It was this sort of logic (or lack of it, from a traditionalist’s point of view) that led me wanting a literature-based classroom when I become a teacher. It only makes sense to use a tool that kids already, albeit surprisingly, seem to enjoy, literature, and use it as a door to the various other facets of English, including speaking and writing grammatically. We teachers already understand that good speakers and writers have one thing in common: they read. It should follow that we instinctively push literature as a means for the students to become adept in each segment of language arts, speaking, listening, reading and writing (Hennings 10).

Some may call this method of instruction whole language or literature based. The name of the method is not very important to me. What is important is that I acknowledge that “children become more effective language users by listening to, reading and responding to literature” (Hennings 13). When students are given the chance to read novels, poems short stories and articles, they are able to immerse themselves in language, chew on it, taste it. Once they become accustomed to doing this, they feel confident enough to analyze it, discover new things in it, reject it, love it, want more. As reading becomes second nature to them (if it isn’t already), students then feel comfortable enough in the skin of their language to move around in it, and to take their own risks in writing.

It is at that point – when students are not intimidated by language, but are enjoying it and becoming more skilled in its use – that teachers should approach students with grammatical conventions as needed. When teachers expose students to grammar in the context of students writing or other literature, grammar becomes a part of language, not some separate thing that has to be memorized but never applied. When grammar is taught in the context of the students’ usual use of language, whether through mini-lessons, individual conferences or editing (Hennings 368), it is transformed from something confusing and intimidating to something helps explain our language, not complicate it. As students are concentrating on how they and others can use and manipulate language, they see grammar, rather than being a set of rules, as something that “account[s] for native speakers’ intuitive understanding of language structure” (Weaver 30).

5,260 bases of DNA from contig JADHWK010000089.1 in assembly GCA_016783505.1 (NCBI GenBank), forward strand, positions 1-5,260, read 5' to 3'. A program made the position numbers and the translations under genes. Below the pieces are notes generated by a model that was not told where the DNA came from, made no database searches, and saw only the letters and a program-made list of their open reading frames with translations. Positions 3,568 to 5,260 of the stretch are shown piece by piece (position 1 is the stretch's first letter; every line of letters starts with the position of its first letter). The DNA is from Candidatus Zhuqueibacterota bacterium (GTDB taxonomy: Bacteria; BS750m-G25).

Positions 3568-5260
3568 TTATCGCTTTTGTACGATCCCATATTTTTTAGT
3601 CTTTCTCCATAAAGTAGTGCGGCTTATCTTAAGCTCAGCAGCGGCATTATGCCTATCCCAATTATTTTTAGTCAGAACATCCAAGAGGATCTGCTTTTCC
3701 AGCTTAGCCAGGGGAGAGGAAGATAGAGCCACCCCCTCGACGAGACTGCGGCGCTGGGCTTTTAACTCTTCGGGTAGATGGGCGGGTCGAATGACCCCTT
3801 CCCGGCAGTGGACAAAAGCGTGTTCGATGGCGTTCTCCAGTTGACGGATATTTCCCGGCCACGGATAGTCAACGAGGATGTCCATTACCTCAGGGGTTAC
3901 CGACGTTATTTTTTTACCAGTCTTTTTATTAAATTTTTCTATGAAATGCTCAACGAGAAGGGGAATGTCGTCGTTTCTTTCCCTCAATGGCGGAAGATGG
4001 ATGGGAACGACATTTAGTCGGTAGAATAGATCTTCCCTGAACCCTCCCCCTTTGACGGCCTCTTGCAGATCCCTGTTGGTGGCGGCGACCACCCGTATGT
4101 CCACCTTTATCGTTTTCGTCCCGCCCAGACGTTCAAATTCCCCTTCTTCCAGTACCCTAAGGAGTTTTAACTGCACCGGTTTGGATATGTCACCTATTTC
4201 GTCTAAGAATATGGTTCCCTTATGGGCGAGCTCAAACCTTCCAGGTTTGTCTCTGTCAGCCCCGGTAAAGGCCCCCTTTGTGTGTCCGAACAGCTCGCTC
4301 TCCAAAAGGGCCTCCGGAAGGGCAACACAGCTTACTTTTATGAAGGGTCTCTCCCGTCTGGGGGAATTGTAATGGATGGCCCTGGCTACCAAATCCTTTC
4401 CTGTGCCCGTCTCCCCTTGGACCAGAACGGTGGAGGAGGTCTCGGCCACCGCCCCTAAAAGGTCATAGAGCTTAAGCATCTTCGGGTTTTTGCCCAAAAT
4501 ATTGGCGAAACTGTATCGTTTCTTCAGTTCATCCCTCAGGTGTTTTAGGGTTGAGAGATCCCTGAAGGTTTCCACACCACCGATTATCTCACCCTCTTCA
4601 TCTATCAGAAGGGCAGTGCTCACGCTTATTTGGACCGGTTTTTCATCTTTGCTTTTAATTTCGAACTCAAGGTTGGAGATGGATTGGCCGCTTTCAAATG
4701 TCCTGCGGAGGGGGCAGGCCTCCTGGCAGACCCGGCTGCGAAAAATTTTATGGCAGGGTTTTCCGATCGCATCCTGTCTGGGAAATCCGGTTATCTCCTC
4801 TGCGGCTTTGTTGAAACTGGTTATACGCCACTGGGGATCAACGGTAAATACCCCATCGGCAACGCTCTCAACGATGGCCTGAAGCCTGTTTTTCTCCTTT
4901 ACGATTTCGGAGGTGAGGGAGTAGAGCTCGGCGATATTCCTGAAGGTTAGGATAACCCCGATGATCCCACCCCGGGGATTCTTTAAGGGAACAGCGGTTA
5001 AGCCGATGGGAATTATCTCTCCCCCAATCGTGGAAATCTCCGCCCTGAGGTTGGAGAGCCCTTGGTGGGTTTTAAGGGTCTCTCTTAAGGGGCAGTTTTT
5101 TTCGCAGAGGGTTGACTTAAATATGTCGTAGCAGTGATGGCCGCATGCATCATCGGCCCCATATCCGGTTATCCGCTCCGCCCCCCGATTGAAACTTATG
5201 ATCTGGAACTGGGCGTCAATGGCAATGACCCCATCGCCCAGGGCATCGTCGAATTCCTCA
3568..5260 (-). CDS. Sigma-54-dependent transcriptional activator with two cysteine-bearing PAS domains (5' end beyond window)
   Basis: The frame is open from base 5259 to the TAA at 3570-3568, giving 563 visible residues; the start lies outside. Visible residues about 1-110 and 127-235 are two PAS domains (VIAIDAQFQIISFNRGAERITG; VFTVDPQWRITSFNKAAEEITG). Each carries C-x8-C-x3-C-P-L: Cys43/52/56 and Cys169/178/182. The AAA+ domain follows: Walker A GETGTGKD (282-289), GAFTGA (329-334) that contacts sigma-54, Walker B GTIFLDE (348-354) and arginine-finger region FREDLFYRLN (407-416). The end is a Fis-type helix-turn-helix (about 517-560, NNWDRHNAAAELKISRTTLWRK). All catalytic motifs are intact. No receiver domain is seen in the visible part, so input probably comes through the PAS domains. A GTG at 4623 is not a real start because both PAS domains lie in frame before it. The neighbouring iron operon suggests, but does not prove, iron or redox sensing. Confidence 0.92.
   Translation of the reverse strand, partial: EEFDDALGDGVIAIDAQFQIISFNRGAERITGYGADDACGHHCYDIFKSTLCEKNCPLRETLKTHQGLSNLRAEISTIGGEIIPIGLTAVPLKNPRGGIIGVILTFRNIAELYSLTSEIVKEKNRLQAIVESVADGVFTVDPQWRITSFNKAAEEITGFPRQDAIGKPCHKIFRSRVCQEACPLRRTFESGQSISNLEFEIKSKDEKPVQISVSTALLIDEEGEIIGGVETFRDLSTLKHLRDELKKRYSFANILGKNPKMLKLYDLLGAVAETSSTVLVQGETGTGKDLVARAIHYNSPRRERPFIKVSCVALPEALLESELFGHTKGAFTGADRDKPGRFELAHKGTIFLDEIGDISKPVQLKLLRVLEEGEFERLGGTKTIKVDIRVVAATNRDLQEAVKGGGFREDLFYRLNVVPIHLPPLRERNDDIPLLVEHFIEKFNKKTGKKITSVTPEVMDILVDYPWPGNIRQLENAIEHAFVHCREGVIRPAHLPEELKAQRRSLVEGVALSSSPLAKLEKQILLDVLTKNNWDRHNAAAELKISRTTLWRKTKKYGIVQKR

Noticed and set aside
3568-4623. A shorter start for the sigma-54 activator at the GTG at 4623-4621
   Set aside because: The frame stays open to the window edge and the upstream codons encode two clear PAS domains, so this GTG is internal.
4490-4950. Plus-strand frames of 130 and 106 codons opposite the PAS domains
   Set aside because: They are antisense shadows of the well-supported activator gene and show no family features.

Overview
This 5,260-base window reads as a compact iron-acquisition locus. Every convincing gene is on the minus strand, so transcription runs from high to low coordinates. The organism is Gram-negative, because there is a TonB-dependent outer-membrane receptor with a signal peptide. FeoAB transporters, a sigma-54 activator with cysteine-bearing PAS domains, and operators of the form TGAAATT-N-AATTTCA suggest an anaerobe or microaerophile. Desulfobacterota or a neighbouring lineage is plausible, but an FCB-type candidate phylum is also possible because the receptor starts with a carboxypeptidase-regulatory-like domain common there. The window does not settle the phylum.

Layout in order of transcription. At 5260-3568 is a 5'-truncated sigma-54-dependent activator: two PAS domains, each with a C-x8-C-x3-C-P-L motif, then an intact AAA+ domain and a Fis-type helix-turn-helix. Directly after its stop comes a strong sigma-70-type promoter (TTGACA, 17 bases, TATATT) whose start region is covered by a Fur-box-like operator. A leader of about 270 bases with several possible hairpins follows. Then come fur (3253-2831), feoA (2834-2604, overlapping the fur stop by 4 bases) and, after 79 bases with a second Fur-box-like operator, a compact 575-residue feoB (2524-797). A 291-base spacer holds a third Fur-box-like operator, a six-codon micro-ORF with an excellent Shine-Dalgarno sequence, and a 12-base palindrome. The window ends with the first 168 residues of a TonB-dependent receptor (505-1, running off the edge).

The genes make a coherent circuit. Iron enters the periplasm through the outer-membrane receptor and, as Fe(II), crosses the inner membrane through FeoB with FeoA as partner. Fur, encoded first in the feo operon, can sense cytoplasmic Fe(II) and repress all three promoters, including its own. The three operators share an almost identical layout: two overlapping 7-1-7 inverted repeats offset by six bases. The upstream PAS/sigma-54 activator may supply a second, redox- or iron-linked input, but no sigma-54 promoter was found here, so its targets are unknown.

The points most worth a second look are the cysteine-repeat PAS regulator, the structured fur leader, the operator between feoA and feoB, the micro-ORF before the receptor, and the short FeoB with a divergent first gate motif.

Even if we have students whose home language is a different dialect or language, we must still acknowledge that no one, at any age, effectively learns a language by systematically studying its grammar, but by being exposed to its print and speech every day. Language Arts teachers must teach, not with the assumption that we are introducing things that are radical and new, but with the conviction that we are expanding on what they already know, or what they, innately, have the ability to learn. As we do these things, we give language back to the students and make it accessible. Giving language back to students requires an evaluation of our motives for teaching children in Language Arts classes. What are we trying to accomplish? If we are interested in upholding tradition, making Language Arts more of a rite of passage than a place to help students improve themselves, then how and what we teach students will never really matter. However, if we want to open their eyes to all that they have and will accomplish in language learning, then we must choose the most effective methods to teach them. Whether the learner is a toddler, a middle-schooler or an adult, the way that they learn language does not change: they must constantly be exposed to language, they must use it, they must make mistakes and experiment with it. It should be no different in our classrooms.


Hennings, Dorothy Grant. Communication in Action: Teaching Literature-Based Language Arts. 6th ed. Boston: Houghton Mifflin, 1997.

Finlay McQuade. “Examining a Grammar Course: The Rationale and the Result.” English Journal 69.7 (1980): 26-30.

Parsons, Richard, Stephanie Lewis Hinson, and Deborah Sardo-Brown. Educational Psychology: A Practitioner-Researcher Model of Teaching. Belmont, CA: Wadsworth, 2001.

Sanborn, Jean. “Grammar: Good Wine Before Its Time.” English Journal 75.3 (1986): 72-80.

Weaver, Constance. Teaching Grammar in Context. Portsmouth, NH: Heinemann, 1996.